The Bank of Scotland has made serious regulatory failures in its risk systems and controls, according to the Financial Services Authority.
In a damning decision notice, the FSA said the bank, now part of Lloyds Banking Group, had committed "very serious misconduct" with the risks it took lending money to businesses between 2006 and 2008.
The regulator, however, decided not to fine the bank, because it is now part owned by the taxpayer following a multibillion pound bailout, and this would amount to UK citizens paying twice "for the same actions committed by the firm".
Bank of Scotland had focused on providing increasingly high risk lending, as part of an "aggressive" strategy, the FSA noted, with little regard for the worsening economy. Rather than carefully assessing risk, the bank was simply targeting maximum revenue while other lenders reduced their activities.
When the economy began to seriously falter in 2007, Bank of Scotland had been slow to react and failed to have the right systems in place. It also struggled to identify which elements of its loans portfolio were under stress.
Bank of Scotland lacked the right management information and adequate metrics, the FSA said, as well as too many key processes requiring manual intervention. All of these factors played a significant part in the bank having to be bailed out, the regulator said.
On Bank of Scotland's current website, the company describes how IT "allows us to share, analyse and store the information critical to our day-to-day functioning". It talks of "excellent technology" that "differentiates" it from rivals, that it develops quickly and at a cost "that compares to world-class benchmarks".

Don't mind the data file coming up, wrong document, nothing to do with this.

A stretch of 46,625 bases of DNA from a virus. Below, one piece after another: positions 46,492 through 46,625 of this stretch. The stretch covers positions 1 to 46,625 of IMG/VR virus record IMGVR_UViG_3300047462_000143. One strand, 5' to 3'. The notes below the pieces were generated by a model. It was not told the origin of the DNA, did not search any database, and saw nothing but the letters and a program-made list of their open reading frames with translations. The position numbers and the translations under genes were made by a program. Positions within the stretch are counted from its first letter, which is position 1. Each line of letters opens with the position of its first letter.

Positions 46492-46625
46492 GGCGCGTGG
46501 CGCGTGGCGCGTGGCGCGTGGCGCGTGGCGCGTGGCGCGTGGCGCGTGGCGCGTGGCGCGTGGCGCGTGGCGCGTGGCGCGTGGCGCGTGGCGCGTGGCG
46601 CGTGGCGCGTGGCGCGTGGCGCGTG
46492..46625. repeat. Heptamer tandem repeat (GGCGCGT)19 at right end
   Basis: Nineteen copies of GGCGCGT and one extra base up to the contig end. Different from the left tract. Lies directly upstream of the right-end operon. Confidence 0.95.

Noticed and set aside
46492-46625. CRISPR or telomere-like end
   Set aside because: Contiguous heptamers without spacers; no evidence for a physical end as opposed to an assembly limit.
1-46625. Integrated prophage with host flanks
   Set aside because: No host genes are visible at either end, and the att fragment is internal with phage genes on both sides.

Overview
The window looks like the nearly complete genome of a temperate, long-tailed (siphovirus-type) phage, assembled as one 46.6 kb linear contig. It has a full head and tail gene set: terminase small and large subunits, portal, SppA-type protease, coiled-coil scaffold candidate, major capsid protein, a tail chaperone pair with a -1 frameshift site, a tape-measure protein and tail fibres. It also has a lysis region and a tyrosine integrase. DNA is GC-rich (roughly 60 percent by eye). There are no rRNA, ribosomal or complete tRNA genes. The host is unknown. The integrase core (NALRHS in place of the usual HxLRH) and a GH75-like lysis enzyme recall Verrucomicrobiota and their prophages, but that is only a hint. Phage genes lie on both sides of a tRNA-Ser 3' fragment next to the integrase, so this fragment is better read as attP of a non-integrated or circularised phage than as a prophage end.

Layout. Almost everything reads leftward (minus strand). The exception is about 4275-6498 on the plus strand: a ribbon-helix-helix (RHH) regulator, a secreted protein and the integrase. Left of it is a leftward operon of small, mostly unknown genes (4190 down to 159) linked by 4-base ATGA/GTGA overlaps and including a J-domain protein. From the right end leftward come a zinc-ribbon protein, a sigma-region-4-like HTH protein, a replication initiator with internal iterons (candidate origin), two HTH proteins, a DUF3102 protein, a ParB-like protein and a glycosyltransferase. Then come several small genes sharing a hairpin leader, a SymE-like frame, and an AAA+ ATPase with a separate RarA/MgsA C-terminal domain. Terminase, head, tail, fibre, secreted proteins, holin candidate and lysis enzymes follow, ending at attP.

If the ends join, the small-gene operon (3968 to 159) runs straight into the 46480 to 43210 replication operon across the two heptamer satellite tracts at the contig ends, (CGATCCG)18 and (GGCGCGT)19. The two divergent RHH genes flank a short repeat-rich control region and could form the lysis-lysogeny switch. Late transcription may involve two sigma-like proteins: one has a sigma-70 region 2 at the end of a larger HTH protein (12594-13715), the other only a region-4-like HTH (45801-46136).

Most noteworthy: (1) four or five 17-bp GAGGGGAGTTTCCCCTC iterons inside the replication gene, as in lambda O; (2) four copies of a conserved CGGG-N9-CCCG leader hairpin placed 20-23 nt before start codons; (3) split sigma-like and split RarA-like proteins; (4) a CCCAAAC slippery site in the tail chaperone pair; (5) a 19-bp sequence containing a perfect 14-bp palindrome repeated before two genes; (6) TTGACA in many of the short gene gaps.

The FSA said it hoped that by publicly shaming the Bank of Scotland's risk practice in the years concerned, it would act as a "lesson in risk management failings".
"Banks and other firms have to manage their business by ensuring that their systems and controls are appropriate for the risks that they are running," said Tracey McDermott, FSA acting director of enforcement.
"The conduct of the Bank of Scotland illustrates how a failure to meet regulatory requirements can end not just in massive costs to a firm, but losses to shareholders, taxpayers and the economy."
A spokesperson at Lloyds said the period concerned was before its takeover of Bank of Scotland, adding: "This will help to draw a line under the events in question and allow the group to move forward."